Car subscriptions are one of the hottest trends automakers are currently jumping on, but red tape might prove to be a significant stumbling block for many going forward.

Subscription programs like Volvo’s Care and Cadillac’s Book are making it easier for people to have cars only when they need them, cutting down costs and adding convenience. The nascent programs are still just in a few major cities, but there are plans to add more cities shortly.

In many ways, a subscription is similar to a lease program. However, subscriptions differ in length of time and responsibility. These are key points that make subscriptions attractive to people working in major cities who generally rely on public transit and to millennials who don’t have the funds to put down a sizeable down payment on a new car but would like to drive one.

There are other ways in which a subscription differs from a lease. For example, many of the current programs do not give the option to buy at the end of the period, as you would have for a lease. Another meaningful way that subscription differs from a lease is that subscriptions bypass dealerships, going straight to customers via the automakers.

That last point has become an obstacle for the future growth of auto subscription services, as the model could be in conflict with dealership franchise laws and state revenue streams. Already, Indiana has put a temporary ban on subscriptions through May of 2019. California is working on a way to make automakers offer subscriptions through dealerships. New Jersey is not far behind in considering legislation. In all the cases, dealerships are looking to ensure they’re given a fair deal, and that all the details are firmly set out so that they don’t get shortchanged if subscriptions become the way to go.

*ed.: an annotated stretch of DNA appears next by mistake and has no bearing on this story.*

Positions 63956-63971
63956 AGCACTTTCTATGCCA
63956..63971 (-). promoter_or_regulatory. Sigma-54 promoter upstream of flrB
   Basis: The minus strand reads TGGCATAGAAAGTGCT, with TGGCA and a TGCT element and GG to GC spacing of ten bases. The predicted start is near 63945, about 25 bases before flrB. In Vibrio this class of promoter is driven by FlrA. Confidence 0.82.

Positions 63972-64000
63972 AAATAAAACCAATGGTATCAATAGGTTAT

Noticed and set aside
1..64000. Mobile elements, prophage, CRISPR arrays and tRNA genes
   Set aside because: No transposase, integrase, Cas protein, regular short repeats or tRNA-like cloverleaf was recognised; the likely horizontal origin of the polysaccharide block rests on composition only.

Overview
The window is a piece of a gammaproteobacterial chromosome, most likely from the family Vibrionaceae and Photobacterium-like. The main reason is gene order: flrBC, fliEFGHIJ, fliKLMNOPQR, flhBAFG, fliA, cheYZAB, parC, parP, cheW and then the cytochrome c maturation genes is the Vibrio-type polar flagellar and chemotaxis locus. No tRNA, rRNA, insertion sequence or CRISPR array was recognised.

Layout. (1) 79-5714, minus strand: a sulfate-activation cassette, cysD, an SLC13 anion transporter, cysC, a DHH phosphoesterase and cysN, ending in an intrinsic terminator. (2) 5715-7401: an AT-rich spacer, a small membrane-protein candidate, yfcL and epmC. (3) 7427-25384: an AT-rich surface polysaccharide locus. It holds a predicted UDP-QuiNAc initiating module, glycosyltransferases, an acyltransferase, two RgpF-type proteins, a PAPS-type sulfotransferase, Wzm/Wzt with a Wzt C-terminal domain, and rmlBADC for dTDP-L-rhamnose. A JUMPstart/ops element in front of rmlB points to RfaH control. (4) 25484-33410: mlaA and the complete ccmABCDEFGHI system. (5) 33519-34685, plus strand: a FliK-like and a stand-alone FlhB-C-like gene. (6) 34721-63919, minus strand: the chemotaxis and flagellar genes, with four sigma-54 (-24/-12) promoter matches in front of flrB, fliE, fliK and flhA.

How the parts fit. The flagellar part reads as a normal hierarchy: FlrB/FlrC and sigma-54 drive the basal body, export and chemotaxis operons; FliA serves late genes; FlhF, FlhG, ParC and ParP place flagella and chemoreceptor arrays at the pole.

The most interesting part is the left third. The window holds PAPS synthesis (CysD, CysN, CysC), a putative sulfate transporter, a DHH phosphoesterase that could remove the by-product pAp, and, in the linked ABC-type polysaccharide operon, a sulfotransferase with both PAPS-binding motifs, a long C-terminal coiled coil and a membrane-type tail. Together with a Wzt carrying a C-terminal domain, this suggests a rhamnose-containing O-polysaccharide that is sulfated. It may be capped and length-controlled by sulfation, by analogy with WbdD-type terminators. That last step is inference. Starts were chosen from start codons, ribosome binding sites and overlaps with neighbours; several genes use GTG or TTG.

Customers can expect to see this conflict play out over the coming months as both sides work to ensure their interests are protected. Dealerships would like to make sure that they aren’t being sidestepped out of the industry if subscriptions take off, and automakers want to cut the same red tape they’re now hitting by going directly to the consumer. Unlike phones, however, cars are heavily subject to regulation and state law, which could complicate matters for automakers and provide leverage for dealerships.

“We want to make sure that any subscription program done by a franchisor is done with its franchisees,” the president of the California New Car Dealers Association, Brian Mass, told Automotive News in an article, Auto Subscriptions’ Next Hurdle: State Laws. Matthew Haiken, a Volvo dealer in New Jersey and chairman of the Volvo Retail Advisory board, echoed these concerns in the same article. “What happens down the road if this takes off and you try to cut our margin, or you try to cut us out completely? We need to be able to protect our margins based on the expense structure that we have in the dealership.”  

For their part, automakers are fighting back by claiming that they are free to compete and their objective is not to actively cut anyone out, rather provide the best options to customers. Time will tell which side will succeed.

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